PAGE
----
Deconstructing the $1 million venture capital fund for Nigeria’s creative industry

01 Aug 2017, 12:00 am
Olubunmi Abayomi-Olukunle
Deconstructing the $1 million venture capital fund for Nigeria’s creative industry

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We expect the Ministry will, at least, triple the size of the fund before launch and that the Ministry, in strategic partnership with private investors, will aim to create multiple funds to target the different pain points in the country’s creative industry.

Minister of Information, Culture and Tourism, Lai Mohammed and Nollywood star, Richard Mofe-Damijo

One must commend the Federal Ministry of Information, Culture and Tourism and its partners for successfully organising the maiden edition of the Creative Nigeria Summit last month. The summit, which held on July 17-18, was a bold step in thought leadership and engagement on some of the key issues affecting Nigeria’s creative industry. Some of the more exciting outcomes of the summit were the hints on policy direction for the industry provided by the Minister of Information, Culture and Tourism, Lai Mohammed, and the Acting President, Yemi Osinbajo.

Without a doubt, Osinbajo’s hint that tax breaks will be considered for players in the creative industry is a welcome suggestion. Tax incentives in Nigeria have historically been directed towards manufacturing, agriculture and extractive industries. Equally exciting is the idea of a $1 million venture capital fund, which Lai Mohammed proposed.

As conceived, the objective of the venture capital fund is to provide seed money for young and talented Nigerians to set up businesses in the creative industry. The announcement of a targeted venture capital fund for the creative industry is remarkable for many reasons. Macro-economic conditions seem right for investment in Nigeria’s creative sectors. Therefore, a venture capital policy will be an important addition to the traditional debt financing structure available in the industry.

Nigeria’s creative industry requires much more than a clinical financing approach. The combination of patient and intelligent capital à la exposure and industry-specific knowledge, which venture capital financing promises, are what the industry needs right now. It is useful to note that the announcement of the fund is in line with the objectives of the Economic Recovery and Growth Plan (ERGP) of the Federal Government. The ERGP aims to increase film production by 15% on an annual basis and generate $1 billion in foreign exchange by 2020 through exports of Nigerian films.

The establishment of a dedicated venture capital fund is the first of a number of strategic moves the Ministry wants to take to support the long-term growth of the creative sectors. However, the broad objective is to create an active market that allows both local and foreign investors to invest and exit with decent returns. Accordingly, the success of a venture capital policy in the creative industry will be a function of many factors and the Ministry will need to adopt some of the best practices which have been tested and proven in the private funds management industry, albeit with modifications necessary for public interest considerations.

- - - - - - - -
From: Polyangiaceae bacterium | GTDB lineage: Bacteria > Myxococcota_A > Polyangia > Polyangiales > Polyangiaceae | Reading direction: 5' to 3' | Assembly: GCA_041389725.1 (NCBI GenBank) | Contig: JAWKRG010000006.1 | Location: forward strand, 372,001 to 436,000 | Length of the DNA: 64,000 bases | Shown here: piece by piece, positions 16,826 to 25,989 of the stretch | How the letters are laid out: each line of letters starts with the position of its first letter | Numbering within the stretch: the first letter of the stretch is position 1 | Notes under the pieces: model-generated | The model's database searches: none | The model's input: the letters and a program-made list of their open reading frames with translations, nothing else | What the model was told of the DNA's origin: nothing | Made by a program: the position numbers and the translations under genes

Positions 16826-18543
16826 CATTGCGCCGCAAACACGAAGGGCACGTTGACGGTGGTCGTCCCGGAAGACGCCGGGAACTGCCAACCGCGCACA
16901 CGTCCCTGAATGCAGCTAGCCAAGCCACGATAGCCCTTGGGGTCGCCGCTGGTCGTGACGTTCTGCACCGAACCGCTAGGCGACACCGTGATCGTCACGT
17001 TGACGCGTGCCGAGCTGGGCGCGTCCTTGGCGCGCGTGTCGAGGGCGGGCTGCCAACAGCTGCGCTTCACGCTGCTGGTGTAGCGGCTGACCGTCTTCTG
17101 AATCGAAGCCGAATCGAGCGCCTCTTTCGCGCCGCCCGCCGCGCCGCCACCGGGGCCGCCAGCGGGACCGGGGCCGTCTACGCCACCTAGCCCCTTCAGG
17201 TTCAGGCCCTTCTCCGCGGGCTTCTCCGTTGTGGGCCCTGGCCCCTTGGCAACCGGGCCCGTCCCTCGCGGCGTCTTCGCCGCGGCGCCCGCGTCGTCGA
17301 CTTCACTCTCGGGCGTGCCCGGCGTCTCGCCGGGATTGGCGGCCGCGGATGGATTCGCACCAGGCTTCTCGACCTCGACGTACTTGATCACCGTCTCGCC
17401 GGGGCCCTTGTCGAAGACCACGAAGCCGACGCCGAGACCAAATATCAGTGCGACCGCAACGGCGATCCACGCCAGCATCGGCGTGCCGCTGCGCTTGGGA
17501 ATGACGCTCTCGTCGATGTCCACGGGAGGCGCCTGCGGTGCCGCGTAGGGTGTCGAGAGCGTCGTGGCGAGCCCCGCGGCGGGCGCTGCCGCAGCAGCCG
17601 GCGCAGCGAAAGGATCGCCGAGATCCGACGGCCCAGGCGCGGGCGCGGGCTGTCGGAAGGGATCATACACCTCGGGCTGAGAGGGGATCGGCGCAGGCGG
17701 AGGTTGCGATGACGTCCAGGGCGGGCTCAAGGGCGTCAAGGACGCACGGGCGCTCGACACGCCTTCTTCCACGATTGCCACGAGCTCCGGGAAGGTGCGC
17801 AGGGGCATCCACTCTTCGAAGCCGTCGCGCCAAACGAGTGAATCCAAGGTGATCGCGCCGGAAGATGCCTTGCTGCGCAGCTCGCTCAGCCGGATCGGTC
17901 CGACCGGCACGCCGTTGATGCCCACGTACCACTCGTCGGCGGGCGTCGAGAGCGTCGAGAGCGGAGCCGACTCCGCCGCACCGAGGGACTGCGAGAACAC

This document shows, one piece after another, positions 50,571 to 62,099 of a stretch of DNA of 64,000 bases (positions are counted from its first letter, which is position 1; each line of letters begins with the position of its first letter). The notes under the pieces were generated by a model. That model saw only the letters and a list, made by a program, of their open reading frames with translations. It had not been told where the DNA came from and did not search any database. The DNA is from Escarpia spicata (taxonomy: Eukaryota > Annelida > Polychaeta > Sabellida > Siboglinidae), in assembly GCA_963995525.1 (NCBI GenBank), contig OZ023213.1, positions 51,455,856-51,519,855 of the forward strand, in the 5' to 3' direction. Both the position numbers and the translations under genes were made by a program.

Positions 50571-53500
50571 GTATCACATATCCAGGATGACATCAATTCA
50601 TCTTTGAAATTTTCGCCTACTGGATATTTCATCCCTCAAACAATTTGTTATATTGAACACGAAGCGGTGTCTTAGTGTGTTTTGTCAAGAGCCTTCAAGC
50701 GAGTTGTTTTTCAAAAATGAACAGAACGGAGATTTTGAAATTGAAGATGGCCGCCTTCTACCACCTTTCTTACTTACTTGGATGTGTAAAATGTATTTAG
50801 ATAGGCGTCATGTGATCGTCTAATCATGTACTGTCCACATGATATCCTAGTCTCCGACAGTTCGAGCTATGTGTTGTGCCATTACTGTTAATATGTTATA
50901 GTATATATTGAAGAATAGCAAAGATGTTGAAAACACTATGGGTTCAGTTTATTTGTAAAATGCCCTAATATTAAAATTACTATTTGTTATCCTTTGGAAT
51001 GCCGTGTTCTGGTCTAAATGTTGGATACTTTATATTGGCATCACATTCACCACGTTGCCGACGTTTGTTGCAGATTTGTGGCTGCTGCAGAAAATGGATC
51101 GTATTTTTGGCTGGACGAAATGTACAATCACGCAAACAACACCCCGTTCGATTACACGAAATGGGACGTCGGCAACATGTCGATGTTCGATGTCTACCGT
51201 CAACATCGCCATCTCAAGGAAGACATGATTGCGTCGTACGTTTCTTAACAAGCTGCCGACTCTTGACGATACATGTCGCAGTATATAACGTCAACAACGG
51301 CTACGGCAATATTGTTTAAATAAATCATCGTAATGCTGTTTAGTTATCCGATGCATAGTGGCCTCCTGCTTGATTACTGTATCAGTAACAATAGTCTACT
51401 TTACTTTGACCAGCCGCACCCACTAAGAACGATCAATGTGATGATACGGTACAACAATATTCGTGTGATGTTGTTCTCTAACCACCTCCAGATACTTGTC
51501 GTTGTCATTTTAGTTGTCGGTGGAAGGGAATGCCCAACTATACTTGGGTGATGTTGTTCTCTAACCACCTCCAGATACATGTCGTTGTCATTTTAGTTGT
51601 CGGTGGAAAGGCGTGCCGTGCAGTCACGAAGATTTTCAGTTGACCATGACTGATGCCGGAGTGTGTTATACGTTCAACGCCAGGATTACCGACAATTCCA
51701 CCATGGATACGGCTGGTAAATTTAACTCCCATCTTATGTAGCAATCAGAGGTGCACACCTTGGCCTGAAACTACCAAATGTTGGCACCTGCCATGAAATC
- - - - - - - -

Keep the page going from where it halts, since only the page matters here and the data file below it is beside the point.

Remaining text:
The announcement of a venture capital fund for the creative industry raises some fundamental questions; and answers to these questions should go into developing the framework and structure for the proposed venture capital fund. Lai Mohammed reportedly said that, “20 people, each investing $50,000, are expected to help make up the required amount of 1 million dollars…so far, five people have volunteered to invest $50,000 each and expressed optimism that more investors will come forward.” (bold italics mine)

The words ‘volunteer’ and ‘help’ raise some concerns as to how the Ministry is thinking about the proposed venture capital fund. Such terminologies are more associated with charitable causes -- or at best, grant schemes -- than a serious venture capital financing strategy. But even if we assume that was a faux pas by the Minister, what is clear from the above quote is that the Ministry is looking to reach out to wealthy individuals to commit to the fund as limited partners. It appears the Ministry is not committing any of its own capital to the fund.

The foregoing observations raise questions of whether these individuals who have “volunteered’ to invest are ‘accredited investors’ within the context of securities regulation. It is also not clear what entity is carrying out the marketing of the fund. Meanwhile, it appears marketing activities are in full swing. There are questions around compliance with securities laws regarding venture capital fund formation that have to be addressed. If the fund is not captive as it appears, the marketing, formation and investment of the fund monies will come within the purview of securities regulation. Getting the fund structure right from the outset is critical for the fund to achieve its desired objectives. This is critical to attracting the right quality of talent and capital, and also from a risk management perspective.